The tourism industry of Botswana was initially based on trophy hunting and all areas outside the national parks and reserves were divided up into concession areas to be tendered for by professional hunting companies for trophy hunting safaris.
There were very few lodges catering to the photographic safaris market, and most people travelling on safari were part of a mobile safari or a self-drive camping adventure, but with the boom in photographic safaris, and to an extent the dying of hunting industry, many of these hunting concession areas were taken over by photographic safari companies.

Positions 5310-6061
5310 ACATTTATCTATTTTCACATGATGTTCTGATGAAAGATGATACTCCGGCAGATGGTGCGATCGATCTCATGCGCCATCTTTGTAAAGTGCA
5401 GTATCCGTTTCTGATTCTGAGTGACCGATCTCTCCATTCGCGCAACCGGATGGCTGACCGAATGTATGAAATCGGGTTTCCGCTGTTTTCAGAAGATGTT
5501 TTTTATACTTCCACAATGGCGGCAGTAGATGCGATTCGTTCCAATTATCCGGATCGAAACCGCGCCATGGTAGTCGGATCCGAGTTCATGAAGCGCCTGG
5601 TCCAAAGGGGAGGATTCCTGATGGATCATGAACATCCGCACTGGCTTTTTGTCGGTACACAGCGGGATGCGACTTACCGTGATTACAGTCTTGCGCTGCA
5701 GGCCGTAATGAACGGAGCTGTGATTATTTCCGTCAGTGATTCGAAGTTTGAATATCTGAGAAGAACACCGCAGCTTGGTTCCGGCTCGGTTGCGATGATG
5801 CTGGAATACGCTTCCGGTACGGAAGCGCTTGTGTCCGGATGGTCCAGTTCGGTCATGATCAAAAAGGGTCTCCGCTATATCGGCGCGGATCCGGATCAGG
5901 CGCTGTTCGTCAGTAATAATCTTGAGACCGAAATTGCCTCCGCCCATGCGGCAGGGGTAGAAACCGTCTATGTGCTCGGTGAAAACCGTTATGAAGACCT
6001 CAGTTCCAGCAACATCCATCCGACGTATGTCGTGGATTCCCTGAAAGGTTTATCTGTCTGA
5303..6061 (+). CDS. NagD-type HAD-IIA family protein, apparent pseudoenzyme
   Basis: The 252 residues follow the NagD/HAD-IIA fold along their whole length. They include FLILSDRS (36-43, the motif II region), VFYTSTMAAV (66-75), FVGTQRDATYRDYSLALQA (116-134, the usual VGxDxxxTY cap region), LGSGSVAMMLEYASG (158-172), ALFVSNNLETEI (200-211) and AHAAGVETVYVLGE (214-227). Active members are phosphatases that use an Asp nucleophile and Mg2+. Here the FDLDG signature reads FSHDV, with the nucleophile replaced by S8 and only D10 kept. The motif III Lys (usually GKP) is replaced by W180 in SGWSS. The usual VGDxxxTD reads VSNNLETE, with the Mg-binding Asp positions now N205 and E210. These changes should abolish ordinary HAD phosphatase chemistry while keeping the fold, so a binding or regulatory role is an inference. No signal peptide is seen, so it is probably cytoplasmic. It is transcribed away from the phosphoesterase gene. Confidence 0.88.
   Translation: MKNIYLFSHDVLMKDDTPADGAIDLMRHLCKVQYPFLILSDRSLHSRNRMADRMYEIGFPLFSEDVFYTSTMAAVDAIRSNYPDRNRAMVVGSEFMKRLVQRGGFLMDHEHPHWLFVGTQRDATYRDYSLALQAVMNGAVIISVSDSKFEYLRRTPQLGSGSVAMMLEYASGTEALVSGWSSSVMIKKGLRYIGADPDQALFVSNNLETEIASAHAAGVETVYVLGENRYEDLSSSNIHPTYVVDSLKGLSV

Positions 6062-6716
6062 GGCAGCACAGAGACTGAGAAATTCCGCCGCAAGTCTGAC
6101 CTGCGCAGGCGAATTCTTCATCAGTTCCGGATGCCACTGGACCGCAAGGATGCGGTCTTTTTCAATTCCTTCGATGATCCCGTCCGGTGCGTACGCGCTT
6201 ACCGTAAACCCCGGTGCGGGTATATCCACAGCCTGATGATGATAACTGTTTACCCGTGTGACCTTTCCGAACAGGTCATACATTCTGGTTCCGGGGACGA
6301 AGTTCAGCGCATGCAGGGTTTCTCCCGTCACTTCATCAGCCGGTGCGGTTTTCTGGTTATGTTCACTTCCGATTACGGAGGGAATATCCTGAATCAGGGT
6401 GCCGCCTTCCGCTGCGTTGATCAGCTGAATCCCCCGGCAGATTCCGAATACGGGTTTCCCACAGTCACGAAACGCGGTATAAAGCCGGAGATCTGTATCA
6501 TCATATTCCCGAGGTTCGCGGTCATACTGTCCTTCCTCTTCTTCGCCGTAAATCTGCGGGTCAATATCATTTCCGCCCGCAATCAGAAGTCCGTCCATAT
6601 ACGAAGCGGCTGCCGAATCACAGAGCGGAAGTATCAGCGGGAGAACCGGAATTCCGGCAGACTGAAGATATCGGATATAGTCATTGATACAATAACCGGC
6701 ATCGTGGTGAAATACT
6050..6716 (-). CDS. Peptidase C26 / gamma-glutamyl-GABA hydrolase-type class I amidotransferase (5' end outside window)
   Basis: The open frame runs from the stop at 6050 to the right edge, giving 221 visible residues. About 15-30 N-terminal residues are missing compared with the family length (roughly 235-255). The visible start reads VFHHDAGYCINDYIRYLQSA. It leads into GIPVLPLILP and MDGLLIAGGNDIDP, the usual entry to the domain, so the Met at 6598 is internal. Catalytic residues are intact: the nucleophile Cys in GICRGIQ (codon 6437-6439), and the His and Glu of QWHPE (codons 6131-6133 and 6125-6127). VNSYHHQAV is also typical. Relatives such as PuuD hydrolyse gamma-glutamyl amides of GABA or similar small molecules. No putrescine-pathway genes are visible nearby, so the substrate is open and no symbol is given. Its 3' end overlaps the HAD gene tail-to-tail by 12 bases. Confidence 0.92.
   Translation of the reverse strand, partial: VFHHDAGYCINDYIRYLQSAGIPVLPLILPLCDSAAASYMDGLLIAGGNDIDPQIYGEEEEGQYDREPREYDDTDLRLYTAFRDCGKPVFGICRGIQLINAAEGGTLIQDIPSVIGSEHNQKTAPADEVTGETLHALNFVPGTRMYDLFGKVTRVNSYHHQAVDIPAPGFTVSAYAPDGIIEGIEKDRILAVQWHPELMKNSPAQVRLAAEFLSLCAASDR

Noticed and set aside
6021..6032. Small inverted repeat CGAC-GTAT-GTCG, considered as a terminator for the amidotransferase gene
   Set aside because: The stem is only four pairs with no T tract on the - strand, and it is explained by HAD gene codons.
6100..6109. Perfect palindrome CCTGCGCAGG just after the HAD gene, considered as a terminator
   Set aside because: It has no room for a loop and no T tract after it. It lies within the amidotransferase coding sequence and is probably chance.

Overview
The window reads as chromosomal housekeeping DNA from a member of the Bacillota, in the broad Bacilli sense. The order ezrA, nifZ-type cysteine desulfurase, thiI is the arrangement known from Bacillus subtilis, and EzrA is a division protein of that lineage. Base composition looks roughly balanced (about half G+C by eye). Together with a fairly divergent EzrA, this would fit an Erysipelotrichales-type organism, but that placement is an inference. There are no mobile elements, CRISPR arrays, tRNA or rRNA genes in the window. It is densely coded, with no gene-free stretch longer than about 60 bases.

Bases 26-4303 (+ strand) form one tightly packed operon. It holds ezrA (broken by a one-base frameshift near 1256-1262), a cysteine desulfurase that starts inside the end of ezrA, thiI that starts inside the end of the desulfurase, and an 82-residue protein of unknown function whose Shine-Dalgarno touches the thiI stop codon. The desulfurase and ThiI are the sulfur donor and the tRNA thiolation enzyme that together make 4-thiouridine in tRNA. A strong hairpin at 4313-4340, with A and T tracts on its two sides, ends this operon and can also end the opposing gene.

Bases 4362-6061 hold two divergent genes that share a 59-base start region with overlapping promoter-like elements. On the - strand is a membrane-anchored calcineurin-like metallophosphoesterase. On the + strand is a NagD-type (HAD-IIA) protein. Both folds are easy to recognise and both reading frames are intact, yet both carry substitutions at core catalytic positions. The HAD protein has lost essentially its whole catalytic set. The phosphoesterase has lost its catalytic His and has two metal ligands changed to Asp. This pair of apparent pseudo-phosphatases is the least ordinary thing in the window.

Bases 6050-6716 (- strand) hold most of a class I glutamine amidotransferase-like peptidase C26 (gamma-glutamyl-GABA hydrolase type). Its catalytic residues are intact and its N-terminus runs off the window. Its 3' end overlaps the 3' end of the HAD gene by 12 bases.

These companies then immediately put an end to hunting practices in those concessions and over time new wildlife has settled down and in most cases the numbers of animals have increased dramatically.
The roads in public areas are open to private vehicles and the campsites are available in designated locations for the use of the public for camping. Many safari operators with lodges in private concessions use this aspect when marketing their properties as a pristine and remote destination.
Although there may be a feeling of seclusion in a private concession all the lodges in the public areas are private and not accessed by the general public. It is only on activities that it becomes obvious that you're in a public area.